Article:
What makes this site special?
The largest Mayan palace. And it is pink!
Sayil feels undiscovered and magical with so many unexcavated ruins still sitting in the jungle. And then you come to a clearing with an enormous palace that once accommodated 350 people. Pretty amazing! The Palace has a pink tint from the stones and is so elegant. In the past it would have been painted red. Try to imagine its full beauty.
Sayil was incorporated together with Uxmal as a UNESCO World Heritage Site in 1996. So let's have a look at what is known today about this mysterious city. It sits on the Route Puuc, south of Mérida. It is located 7km south of the site of Kabáh, 5km from Xlapak and 5km from Labná. It was built in a shallow valley among low hills, in the mountain range called Puuc in Mayan. Its architecture style is named after the hills. Sayil was even more extensive than Kabáh (which was in the past larger than Uxmal). That poses a question about its importance and perhaps even independence in the past.
We came here with my husband in September 2017 as part of a two-week tour around the Puuc Route and Río Bec Route. We did all five sites of the Route Puuc in one day (the map below right). Believe me, it is doable, if you start early.
Sayil means 'Place of the Muleteer Ants' in Mayan. I always find it fascinating how the ancient Maya named their cities after features of nature. But what happened in this case? Did the chicleros (forest workers collecting gum from the trees) see a lot of ants here and named the site, as happened in Hormiguero? Did the archaeologists see the ants and name the city with this 'modern' Mayan name?
John Lloyd Stephens and Frederick Catherwood visited the site in 1841 and in their book Incidents of Travel in Yucatán, they called the city Zayi. Zayi or Salli means 'Casa Grande' (Large House). So that has nothing to do with the ants, it simply tells us that Sayil has a large palace (and it is indeed large). Sayil is just a later modification of the name, I presume.
Sayil developed from an earlier settlement known as Chac II, which is part of the Sayil urban area, 2km from the Great Palace. Chac II was occupied from the 5th century and and participated in a trade network linked to the great metropolis of Teotihuacán in the Valley of Mexico. Chac II kept its dominance until the end of the late Classic Period (9th century).
Sayil urban centre was settled circa 700 AD, possibly by a small Chontal warrior or elite dynasty. The city reached its greatest extent around 900 AD, when it covered an area of approximately 5km² and had a population of perhaps 10,000 in the city itself and about 7 thousand peasants in the near vicinity. Several monuments have been dated by Tatiana Proskouriakoff, for example Stela 6 dated to circa AD 810 and Stela 3 and Stela 5 dated to the ninth century.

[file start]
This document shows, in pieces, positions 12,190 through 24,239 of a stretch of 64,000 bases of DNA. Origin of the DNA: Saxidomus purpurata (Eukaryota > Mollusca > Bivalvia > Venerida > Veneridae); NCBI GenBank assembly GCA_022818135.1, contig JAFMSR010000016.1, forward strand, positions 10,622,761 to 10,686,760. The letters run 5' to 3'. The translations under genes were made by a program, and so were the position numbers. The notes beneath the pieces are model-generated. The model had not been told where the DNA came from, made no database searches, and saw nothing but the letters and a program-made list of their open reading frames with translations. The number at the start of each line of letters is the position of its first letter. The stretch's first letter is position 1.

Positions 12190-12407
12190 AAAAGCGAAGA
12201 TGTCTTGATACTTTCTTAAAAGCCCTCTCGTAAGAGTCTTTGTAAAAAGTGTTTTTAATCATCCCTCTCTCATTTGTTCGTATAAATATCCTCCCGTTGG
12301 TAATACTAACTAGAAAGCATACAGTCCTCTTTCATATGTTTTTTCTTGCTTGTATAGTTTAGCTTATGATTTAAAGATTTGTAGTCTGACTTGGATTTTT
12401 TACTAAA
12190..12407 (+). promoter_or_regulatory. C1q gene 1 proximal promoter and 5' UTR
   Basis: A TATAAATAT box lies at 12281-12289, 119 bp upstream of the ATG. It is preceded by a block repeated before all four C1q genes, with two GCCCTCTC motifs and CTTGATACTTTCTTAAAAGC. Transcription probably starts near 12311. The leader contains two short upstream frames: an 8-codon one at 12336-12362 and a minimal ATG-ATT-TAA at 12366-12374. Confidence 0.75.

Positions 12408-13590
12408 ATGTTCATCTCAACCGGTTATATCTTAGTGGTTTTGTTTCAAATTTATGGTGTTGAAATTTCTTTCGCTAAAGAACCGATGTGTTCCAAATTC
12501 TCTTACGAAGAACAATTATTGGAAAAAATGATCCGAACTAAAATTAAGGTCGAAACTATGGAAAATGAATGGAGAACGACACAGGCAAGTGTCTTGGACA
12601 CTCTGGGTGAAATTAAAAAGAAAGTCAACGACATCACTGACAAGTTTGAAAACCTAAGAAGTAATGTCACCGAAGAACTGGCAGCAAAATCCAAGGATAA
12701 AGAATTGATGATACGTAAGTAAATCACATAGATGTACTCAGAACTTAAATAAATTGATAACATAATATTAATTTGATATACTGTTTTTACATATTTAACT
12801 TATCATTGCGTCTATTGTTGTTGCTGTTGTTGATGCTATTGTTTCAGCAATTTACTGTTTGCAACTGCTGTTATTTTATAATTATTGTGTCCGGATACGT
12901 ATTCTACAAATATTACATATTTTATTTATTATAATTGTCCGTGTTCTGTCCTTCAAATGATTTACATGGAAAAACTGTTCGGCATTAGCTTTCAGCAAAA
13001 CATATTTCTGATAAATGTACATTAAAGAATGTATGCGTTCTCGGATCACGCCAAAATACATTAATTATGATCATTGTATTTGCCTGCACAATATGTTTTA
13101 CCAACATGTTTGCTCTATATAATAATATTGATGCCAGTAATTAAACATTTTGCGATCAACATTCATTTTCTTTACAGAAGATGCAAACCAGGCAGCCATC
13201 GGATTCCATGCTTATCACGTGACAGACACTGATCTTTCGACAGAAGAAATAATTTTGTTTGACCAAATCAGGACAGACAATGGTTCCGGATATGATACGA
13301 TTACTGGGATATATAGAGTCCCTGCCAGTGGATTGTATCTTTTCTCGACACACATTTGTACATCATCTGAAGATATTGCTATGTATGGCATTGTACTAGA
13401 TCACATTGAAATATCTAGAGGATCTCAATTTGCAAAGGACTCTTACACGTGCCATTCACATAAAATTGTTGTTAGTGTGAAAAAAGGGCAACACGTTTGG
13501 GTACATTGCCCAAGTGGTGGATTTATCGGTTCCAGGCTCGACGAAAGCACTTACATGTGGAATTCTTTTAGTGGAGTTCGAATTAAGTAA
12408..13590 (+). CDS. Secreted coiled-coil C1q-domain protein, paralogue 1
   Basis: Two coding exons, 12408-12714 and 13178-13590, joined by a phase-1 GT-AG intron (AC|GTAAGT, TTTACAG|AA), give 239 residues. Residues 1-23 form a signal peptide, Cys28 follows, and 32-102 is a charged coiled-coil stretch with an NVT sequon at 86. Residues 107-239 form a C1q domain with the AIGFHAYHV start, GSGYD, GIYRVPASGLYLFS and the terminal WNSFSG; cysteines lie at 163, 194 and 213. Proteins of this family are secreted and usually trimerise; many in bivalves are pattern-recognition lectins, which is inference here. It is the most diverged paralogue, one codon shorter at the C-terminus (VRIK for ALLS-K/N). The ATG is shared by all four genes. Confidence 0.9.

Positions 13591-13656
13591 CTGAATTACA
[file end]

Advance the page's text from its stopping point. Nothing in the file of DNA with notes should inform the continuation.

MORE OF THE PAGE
Sayil began to decline around 950 AD and the city was partially abandoned by 1000 AD, a pattern typical of the Puuc region. This means a total collapse, as it is often referred to. It means that the royal dynasty would have left but the farmers, the common folk, would have stayed.
Various C-shaped structures around the Mirador Complex and the structure of the terrace of the Great Palace are evidence of continued occupation after the abandonment of the monumental structures.
In the first half of the twentieth century Jeremy Sabloff and Gair Tourtellot carried out archaeological investigations. From 1990–1992, Michael P. Smyth and Christopher D. Dore conducted a systemic large-scale surface collection of artefacts.
Political, economic, social, and religious leadership at Sayil appears to have been distinct and relatively decentralised. The royal ruler would have paramount power, partially shared with the head of the most important lineages. Settlement studies have revealed that Sayil included sites like Sayil-Sodzil, Xcavil de Yaxché, Chac and Grotto de Chac. It means they would have been tributaries and gave the royal family tributes such as food, animal skins or luxury objects. What a way to pay tax!
Apart from the tributes, another source of wealth was trade. At an early stage, as I mentioned, Sayil traded with Teotihuacán in the valley of Mexico. Ceramics uncovered on the site also indicate that Sayil had trade relations with the Petén region of Guatemala (for obsidian, as the excavations show). The obsidian artefacts recovered from Sayil derive largely from El Chayal in Guatemala. The trade was enabled by a sacbé ('white road' or causeway, built of white limestone and stucco) that ran from north to south (all monumental buildings in Sayil are actually arranged along this road).
The wealth of the royal dynasty was also based upon control of the best agricultural lands. Within the Sayil valley, 'the principle of first occupancy' determined the control of prime agricultural land. In Sayil the residential complexes of leading lineages lie adjacent to tracts of soil used for intensive gardening (Nikolai Grube). This pattern can also be seen on a regional scale. Minor settlements were established on good agricultural land lying some distance from Sayil.
At the height of the city's occupation, the population reached the limits of the agricultural capacity of the land. The fields and the gardens grown in the residential complexes were irrigated from artificial cisterns (called chultúns), dug out from stones to store water from the seasonal rains, as otherwise the porous limestone surface did not hold any of the rainfall, thus causing an absolute lack of surface water. There were hundreds of chultúns in Sayil supporting the population of 5,000-10,000. The jungle has damaged a lot of buildings but the damage could also have been a sign of a social revolt by peasants against the ruling dynasty, probably during the times of drought between 800-950 AD, when the population of four million people in the region fell to a few hundred thousand.